Mallorie Dunn has been obsessed with clothing her entire life. She’s even particular about her choice of words when describing her given profession. Fashion, with a capital “F”, is stuffy and pretentious. It’s exclusive. Mallorie is not interested in any of that. Instead, Mallorie wants to focus on the role clothing plays in self-expression and self-confidence. She practices what she preaches, no matter what size her customers are. Everyone should feel welcomed and accepted in their own skin and SmartGlamour is changing the way customers of all sizes shop for clothing.
It was not always this way. Mallorie was on the fast track in the fashion industry. She graduated from Fashion Institute of Technology in New York City where she studied fashion design. She got a coveted job in the industry. She was quickly disenchanted. “I realized the fashion industry is not people being creative and making things, but rather a corporate industry that promotes exclusion and exploits people’s labor for profits.”
Mallorie explains the many problematic layers in the fashion business, particularly her first job out of college. “You have the culture of the company – how I was being treated was unethical. Then, we were talking to factories and agents that act as a go-between.” Everything was questionable and nearly everyone was unhappy.
Mallorie says, “Every Chinese New Year, everyone leaves to go find a better office that maybe has air conditioning or gives them longer breaks. And that’s not even talking about the actual factories. Did you know that you only have to break two labor laws to be a sweatshop? So more of them are sweatshops than the average consumer wants to admit.”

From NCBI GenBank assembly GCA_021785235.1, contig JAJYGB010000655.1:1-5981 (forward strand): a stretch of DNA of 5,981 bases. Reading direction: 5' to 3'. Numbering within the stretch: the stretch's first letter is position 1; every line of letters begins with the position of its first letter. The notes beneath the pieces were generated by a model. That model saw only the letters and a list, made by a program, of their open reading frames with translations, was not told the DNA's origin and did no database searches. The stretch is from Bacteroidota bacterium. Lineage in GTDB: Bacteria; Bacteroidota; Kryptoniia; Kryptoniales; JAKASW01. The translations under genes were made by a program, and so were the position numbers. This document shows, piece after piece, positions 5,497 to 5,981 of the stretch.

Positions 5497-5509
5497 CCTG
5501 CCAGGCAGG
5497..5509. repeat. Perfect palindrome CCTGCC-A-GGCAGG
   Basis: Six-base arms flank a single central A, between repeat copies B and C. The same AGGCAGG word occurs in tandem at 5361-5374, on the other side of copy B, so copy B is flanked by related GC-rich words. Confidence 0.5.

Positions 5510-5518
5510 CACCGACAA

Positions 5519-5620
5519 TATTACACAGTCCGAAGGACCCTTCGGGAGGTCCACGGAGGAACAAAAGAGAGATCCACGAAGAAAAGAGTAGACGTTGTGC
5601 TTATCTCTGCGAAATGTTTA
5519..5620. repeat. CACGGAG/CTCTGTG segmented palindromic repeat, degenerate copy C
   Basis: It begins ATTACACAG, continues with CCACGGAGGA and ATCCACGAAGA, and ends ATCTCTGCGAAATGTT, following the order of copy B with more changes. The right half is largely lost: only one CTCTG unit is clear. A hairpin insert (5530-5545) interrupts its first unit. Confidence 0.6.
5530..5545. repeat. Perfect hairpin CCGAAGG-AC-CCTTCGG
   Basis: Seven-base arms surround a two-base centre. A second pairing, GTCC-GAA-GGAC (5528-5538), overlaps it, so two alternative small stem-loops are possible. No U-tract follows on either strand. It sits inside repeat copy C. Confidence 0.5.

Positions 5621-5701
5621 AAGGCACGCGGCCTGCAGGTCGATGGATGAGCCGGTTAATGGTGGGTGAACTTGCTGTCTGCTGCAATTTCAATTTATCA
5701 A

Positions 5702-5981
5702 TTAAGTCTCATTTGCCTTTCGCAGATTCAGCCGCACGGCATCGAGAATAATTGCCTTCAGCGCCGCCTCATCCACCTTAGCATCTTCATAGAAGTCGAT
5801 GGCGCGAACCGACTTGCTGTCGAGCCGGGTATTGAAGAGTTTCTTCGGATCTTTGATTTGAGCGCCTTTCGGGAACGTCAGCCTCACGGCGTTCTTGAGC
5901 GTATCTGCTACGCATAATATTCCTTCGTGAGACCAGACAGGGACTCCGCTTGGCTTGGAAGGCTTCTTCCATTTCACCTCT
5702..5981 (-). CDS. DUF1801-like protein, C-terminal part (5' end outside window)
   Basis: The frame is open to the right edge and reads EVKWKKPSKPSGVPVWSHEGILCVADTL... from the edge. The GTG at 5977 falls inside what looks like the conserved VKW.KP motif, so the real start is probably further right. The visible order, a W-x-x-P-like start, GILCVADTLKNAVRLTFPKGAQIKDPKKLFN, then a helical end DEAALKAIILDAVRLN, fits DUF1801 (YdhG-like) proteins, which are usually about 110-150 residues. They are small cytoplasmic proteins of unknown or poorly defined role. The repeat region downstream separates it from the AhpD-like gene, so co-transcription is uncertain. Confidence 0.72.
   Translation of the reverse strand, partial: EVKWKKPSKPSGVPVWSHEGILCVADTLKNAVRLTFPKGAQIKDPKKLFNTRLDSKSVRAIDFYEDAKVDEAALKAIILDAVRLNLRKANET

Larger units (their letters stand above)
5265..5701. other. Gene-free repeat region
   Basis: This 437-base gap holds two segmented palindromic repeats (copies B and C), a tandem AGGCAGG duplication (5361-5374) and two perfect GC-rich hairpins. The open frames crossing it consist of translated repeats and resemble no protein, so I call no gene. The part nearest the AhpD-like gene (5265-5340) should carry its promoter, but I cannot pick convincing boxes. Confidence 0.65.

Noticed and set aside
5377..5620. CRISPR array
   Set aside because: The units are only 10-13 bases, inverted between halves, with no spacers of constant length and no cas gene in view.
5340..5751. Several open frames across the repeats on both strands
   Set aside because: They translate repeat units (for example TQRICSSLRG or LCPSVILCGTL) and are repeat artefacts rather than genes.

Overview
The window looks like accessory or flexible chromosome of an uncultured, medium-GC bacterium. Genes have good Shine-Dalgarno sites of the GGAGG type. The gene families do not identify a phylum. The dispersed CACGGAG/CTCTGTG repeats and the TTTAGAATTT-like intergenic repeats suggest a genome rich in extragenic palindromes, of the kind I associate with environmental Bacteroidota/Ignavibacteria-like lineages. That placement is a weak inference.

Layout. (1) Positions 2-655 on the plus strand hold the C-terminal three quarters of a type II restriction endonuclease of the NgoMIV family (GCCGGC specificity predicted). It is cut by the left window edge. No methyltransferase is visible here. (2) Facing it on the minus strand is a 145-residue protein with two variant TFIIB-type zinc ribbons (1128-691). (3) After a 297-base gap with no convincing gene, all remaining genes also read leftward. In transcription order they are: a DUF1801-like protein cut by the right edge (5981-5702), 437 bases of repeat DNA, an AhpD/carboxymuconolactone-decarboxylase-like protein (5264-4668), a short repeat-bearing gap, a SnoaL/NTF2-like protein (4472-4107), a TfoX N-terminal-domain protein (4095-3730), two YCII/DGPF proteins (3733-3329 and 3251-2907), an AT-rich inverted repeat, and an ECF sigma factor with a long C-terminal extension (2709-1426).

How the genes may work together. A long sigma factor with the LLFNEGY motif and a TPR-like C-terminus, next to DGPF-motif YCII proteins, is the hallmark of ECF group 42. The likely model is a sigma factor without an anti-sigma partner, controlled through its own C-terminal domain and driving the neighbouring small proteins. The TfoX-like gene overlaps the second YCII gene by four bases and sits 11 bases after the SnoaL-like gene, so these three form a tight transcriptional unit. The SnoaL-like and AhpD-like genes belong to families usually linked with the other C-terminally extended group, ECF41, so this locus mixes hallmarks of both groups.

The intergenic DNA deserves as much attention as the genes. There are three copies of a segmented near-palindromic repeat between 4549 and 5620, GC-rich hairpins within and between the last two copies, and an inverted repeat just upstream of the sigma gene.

Leaving a Steady Paycheck to Live More Authentically
While working her way up the ladder in the corporate world, Mallorie found herself miserable and creatively stifled. She left the steady paycheck to find authenticity. Mallorie began freelancing. She says, “I did everything under the sun that I knew how to do. I taught people, did alterations, and made custom pieces. I worked as a private tailor for high-end clients – anything I could possibly do.” It was right at this time that Mallorie had a pivotal conversation with her partner. She explained how clothing has the power to absolutely transform people because up until this point, Mallorie was immersed in the negative underbelly of fashion.
Her husband pointed out how Mallorie seemed more excited and passionate in this new iteration than she had in years of corporate-track work. Mallorie’s main mission is “making sure that people feel good and included and supported.” It turns out that she had always felt this way but was never able to express it. She turned to her husband and asked, “Why does fashion have to be this way?” This little seed was planted. SmartGlamour was conceived out of this conversation. Mallorie would work to create a new vision for clothing that was inclusive, fun, and real.